Autism-thoughts of a father

I have never written a post about my family. About my eldest son’s struggles throughout his education with dyslexia, my second son’s autism, and the difficulties it has given him. It’s not that I haven’t thought about it. It’s probably because I know I can’t tell their stories in a few short posts. It’s a lifetime work! And it’s where to start.

Most recently though, my second son has been having a more difficult time than usual and it has got to all of us a bit. It’s heartbreaking when your son or daughter tell you they have no friends, no one wants to talk to them and they spend most of their time alone. Niall recently said to me ‘I just don’t want to be lonely anymore’.

All through school we fought to be heard, to be understood, to find people who really, genuinely wanted to help and are sympathetic to the difficulties. Niall was statemented at 9 years old when he was in Y5. Up to that point he had been simply regarded as difficult, naughty, cheeky, you name it. I am sure there were those who still felt this to be the case after he got a statement. Our parenting was called into question and what he was generally felt to need was some firm discipline. He had huge problems dealing with instructions, a pragmatic, semantic difficulty means he interprets what he hears differently. He used to panic as a youngster when he mum said she was just going to dive in the bath! Because his problems aren’t extreme it’s easy to think they’re not real, he has never wanted to share them for fear of sticking out. He declined any support throughout high school as in his first term an SEN teacher came into his class and said, in front of everyone ‘Come on Niall, it’s time for your ‘Let’s sort it out’ session.” He tried hard to fit in, to understand the social mores and be accepted.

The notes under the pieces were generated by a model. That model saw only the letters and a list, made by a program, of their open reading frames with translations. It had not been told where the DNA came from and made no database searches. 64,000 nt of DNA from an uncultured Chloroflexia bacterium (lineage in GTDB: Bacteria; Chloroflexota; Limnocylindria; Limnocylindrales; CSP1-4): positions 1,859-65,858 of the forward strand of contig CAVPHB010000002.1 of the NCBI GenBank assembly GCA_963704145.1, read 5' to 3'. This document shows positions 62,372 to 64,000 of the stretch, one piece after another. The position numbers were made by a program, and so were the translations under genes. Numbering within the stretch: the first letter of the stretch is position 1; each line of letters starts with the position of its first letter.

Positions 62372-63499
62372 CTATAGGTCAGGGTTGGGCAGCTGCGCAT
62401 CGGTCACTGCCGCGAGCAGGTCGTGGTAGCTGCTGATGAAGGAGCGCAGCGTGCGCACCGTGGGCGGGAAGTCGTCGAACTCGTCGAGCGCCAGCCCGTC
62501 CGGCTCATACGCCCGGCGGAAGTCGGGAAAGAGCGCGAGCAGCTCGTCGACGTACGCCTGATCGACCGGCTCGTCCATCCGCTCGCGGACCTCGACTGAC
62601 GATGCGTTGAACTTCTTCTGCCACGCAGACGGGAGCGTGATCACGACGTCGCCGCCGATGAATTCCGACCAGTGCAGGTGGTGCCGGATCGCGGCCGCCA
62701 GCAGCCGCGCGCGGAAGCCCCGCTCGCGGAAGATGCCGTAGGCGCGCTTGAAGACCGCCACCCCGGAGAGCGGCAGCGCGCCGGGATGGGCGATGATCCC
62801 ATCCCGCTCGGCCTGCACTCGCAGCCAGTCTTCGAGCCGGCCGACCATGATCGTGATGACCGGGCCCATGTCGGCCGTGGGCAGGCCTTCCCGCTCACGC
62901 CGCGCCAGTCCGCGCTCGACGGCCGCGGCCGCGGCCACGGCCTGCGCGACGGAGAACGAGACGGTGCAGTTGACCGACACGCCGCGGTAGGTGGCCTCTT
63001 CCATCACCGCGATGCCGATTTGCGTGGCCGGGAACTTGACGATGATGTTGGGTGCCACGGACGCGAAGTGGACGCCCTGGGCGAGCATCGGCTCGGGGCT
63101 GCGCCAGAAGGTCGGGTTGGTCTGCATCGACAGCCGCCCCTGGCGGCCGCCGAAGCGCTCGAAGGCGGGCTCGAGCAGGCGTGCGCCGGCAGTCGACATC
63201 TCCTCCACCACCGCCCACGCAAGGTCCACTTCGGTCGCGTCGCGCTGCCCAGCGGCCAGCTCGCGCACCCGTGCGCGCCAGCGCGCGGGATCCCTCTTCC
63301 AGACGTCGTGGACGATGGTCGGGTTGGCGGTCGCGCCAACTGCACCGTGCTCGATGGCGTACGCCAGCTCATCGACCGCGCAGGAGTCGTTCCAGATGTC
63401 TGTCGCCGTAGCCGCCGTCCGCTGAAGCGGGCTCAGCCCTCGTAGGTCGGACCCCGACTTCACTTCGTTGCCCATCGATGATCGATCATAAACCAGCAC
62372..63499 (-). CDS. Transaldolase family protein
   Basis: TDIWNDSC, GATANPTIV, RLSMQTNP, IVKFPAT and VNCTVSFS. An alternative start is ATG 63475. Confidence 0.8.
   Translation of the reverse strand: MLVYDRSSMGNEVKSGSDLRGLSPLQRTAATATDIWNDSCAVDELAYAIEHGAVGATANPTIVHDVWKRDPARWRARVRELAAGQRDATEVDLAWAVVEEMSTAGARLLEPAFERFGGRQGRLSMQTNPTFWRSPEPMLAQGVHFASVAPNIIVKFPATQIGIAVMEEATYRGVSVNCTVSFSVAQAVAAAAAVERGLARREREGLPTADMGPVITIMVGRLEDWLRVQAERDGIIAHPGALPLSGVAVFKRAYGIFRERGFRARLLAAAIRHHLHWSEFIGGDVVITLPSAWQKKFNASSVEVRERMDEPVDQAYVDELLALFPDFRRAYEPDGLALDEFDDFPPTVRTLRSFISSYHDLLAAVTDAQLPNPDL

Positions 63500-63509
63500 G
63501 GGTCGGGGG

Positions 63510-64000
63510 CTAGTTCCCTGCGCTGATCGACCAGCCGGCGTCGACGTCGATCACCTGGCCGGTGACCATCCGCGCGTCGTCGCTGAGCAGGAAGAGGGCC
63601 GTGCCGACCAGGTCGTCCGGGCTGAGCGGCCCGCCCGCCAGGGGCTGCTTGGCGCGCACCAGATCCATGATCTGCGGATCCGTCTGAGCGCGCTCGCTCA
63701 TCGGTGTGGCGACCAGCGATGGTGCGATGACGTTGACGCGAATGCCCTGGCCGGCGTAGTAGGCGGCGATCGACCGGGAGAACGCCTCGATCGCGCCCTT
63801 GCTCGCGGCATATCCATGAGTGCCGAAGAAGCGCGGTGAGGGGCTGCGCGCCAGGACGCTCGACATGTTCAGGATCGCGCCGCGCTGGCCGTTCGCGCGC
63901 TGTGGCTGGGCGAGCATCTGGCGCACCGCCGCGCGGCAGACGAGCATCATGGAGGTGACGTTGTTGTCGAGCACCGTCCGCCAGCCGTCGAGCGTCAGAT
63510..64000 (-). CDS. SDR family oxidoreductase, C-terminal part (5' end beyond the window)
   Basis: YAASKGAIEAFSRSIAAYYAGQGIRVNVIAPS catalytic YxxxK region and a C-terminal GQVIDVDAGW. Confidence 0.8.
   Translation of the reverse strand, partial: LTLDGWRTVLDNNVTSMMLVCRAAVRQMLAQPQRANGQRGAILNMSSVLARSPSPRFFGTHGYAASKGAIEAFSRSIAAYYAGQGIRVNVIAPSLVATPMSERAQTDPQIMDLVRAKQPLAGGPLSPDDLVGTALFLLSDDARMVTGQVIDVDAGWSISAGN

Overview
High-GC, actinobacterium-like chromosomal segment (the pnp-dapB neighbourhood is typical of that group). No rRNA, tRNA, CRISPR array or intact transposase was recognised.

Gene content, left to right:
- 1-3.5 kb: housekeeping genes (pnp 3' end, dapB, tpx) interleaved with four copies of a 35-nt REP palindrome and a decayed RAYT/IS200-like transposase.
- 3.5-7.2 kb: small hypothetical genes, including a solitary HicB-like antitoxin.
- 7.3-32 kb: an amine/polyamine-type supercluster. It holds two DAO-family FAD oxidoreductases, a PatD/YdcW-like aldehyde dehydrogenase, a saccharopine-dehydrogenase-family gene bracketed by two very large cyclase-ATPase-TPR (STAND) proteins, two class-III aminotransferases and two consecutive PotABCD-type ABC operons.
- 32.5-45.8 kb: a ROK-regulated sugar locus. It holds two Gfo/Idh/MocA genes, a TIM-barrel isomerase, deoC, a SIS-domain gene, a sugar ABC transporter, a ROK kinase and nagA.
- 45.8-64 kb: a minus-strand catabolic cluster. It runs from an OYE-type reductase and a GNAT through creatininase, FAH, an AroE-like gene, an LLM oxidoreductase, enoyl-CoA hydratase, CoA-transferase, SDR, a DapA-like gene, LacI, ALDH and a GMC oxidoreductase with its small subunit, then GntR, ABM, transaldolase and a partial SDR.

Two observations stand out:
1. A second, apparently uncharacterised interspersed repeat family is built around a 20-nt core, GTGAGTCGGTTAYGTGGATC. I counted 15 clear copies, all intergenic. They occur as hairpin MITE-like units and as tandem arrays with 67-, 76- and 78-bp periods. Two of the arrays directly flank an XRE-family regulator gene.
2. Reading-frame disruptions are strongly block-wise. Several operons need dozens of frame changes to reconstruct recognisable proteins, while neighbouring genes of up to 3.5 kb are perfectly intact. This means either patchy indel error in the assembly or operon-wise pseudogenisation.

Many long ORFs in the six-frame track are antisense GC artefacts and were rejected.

School was always difficult to get right, not so much academically (although he really doesn’t get maths!) but more socially and emotionally. He interprets things literally, speaks out of turn and inappropriately, but is devastated when such misdemeanours are pointed out. Forging good relationships with staff proved hard and with peers even harder. He has one good friend who he has known since he was five years old but beyond this, he struggles socially.

He was recently told by ‘friends’ at college that no one liked him, they found his behaviour odd and didn’t know how to deal with him. We’re currently working through this with him, telling him that as people get older difference are celebrated rather than ridiculed, that his unique outlook and creativity will serve him well as he enters adulthood. I hope the constant encouragement and support from home can balance the difficulty he faces daily beyond it.


About smichael920

Headteacher of a large primary school in North West England. Helping me to blur the distinction between work and home, I am also father of five, covering most phases of education thus giving me the lowdown from within and without. Education is about enjoying today and preparing for tomorrow. This can't be done using the tools of the past. View all posts by smichael920

8 responses to “Autism-thoughts of a father

  • Julia Skinner

    What an emotional post to write Michael. It must be so difficult for you all.

    I was wondering if there was an opportunity for Niall to explain life from his viewpoint. Now that he is older & at Collage could he maybe do a small presentation perhaps with support from his friend or tutor about what he finds difficult, a little about autism and how he feels. It won’t silence everyone but might win some understanding. Just a thought.